Naperville Astronomical Association
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NAA Calendar of Events

Sunday Monday Tuesday Wednesday Thursday Friday Saturday

January 15

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Astronomy Fundamentals Program @ 7:30pm

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Public Night at our Astronomy Education Center @ 7:00pm- 10:00pm
volunteers needed

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Members Only Night at AEC @ 6:30pm

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February 1

2

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Public Night at our Astronomy Education Center @ 7:00pm- 10:00pm
volunteers needed

5

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NAA Regular Meeting @ 7:30pm

8

9

10

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NAA Board Meeting

15

16

17

18
Public Night at our Astronomy Education Center @ 7:00pm- 10:00pm
volunteers needed

19

20

21
Astronomy Fundamentals Program @ 7:30pm

22

23

24

25
Members Only Night at AEC @ 6:30pm

26

27

28

March 1

2

3

4
Public Night at our Astronomy Education Center @ 7:00pm- 10:00pm
volunteers needed

5

6

7
NAA Regular Meeting @ 7:30pm

8

9

10

10

      Green entries indicate events which are open to the public (come join us!)
      Purple entries are events being run by other organizations; we provide an outside link for more information, if one is available.
      Black entries are events for club members only. Click here to find out how to join the club.
      volunteers needed indicates an event which member volunteers will be staffing; NAA members are encouraged to respond to announcements asking for volunteers.


Real-Time Posting of Weather Cancellations for Observing Events

Check our Home Page for Go/Cancel notices posted several hours before scheduled starting times
or subscribe to the @naperastro Twitter feed for mobile alerts.


 

 

Our January Astronomy Fundamentals Program


Getting it into view: Practical methods for aiming telescopes at things you can't see with the naked eye.


Presenter: Drew Carhart, NAA
Date: Tuesday, January 17th, 2017
Location: Naperville Municipal Center, downstairs meeting room B (see map for directions)
Time: 7:30 pm.

The clear nighttime sky is filled with objects which you can see with your telescope, but can't detect with your unaided eye. How do you get your telescope's tiny field of view centered on these objects? Drew will draw upon his decades of telescope use to describe and pass along practical pointers on a number of methods which can be used, primarily focusing on telescopes and binoculars mounted on non-GoTo mountings.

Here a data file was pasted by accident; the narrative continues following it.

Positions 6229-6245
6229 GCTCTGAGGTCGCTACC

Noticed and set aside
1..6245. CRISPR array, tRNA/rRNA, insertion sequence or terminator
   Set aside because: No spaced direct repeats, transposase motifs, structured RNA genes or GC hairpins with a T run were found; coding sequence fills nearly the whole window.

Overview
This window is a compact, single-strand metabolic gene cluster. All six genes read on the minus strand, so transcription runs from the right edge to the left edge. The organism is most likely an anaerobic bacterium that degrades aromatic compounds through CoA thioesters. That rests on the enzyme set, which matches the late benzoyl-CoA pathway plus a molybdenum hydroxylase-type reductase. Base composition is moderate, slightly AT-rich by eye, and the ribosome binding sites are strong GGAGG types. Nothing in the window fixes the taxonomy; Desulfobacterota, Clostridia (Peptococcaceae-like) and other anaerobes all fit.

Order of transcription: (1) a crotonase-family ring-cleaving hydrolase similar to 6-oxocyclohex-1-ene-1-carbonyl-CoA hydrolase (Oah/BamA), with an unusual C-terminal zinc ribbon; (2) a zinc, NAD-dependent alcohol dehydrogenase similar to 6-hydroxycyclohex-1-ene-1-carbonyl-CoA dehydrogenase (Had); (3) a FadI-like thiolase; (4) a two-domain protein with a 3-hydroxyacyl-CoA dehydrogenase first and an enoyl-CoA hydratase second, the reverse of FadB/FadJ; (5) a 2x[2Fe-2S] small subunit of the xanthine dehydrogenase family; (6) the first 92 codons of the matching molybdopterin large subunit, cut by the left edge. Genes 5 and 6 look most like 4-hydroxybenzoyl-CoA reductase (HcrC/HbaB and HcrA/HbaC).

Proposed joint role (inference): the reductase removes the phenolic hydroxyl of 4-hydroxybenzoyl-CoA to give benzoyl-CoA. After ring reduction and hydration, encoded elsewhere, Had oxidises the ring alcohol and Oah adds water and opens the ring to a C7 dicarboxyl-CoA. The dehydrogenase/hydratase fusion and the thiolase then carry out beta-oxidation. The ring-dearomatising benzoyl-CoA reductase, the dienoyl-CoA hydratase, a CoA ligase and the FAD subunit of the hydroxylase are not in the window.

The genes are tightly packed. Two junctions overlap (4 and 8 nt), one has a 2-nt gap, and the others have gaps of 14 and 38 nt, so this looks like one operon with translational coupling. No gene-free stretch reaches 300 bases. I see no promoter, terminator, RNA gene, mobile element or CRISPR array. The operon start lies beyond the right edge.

The public is welcome to attend, free of charge.




 

The Presentation for our February 2017 monthly meeting


Mysteries of the Cosmos: Ultimate Fate of the Universe


Presenter: Jim Kovac, NASA Solar System Ambassador, Chicago Society for Space Studies
Date: Tuesday, February 7th, 2017
Location: Naperville Municipal Center, downstairs meeting room B (see map for directions)
Time: 7:30 pm.

As scientists train ever more sophisticated instruments toward the heavens as well as on our home world. the observations and theories developed attempt to push back the boundaries of the unknown. Join the exploration of questions that are the subject of research today. We consider the ultimate fate of the Universe and the possibility that our Universe is just one of an infinite number of universes in the Multiverse.

The public is welcome to attend, free of charge.



 

Next NAA Board Meeting:

The next meeting of the NAA Executive Board will be February 14th at the Culver's Restaurant, Naperville (Rt. 59 & 75th St.) Starting time 7:30 pm, all N.A.A. members are welcome to attend.



 

Our February Astronomy Fundamentals Program


Observing Double Stars


Presenter: Tyler Hunt, NAA
Date: Tuesday, February 21st, 2017
Location: Naperville Municipal Center, downstairs meeting room B (see map for directions)
Time: 7:30 pm.

The majority of the stars in our galaxy which are larger than the multitudinous, but faint, red dwarfs are members of multiple star systems. For the observer, double and multiple star systems provide a fine variety of interesting viewing opportunities. There are targets that can be seen with whatever size telescope you have -- including binoculars, and even naked eye. There are easy targets, and challenging ones. There are targets that can be observed from areas with bad light pollution. Binaries also are fine observing choices to help one explore the variations among stars -- color differences and brightness differences.
In his presentation, Tyler, a long-time binary star observer, will share practical tips on observing double stars, and encourage more of us to spend some eyepiece time on them!

The public is welcome to attend, free of charge.



 

The Presentation for our March 2017 monthly meeting


Tension in the Universe: Dark Energy, Dark Matter & Different Numbers


Presenter: Dr. Daniel Scolnic, University of Chicago
Date: Tuesday, March 7th, 2017
Location: Naperville Municipal Center, downstairs meeting room B (see map for directions)
Time: 7:30 pm.

Cosmologists still face some great, fundamental unknowns -- including what the nature of the hard to pin down phenomena labeled dark energy and dark matter are. In the end, any real understanding of these things will have to be grounded in actual observation of natural phenomena. Dr. Scolnic, a fellow of the Kavli Institute for Cosmological Physics and the Hubble Postdoctoral Fellowship Program, uses Type Ia Supernovae to measure cosmological parameters including dark energy and the current expansion rate of the universe, and will fill us in on the current state of what the data tells us.

The public is welcome to attend, free of charge.


 
 

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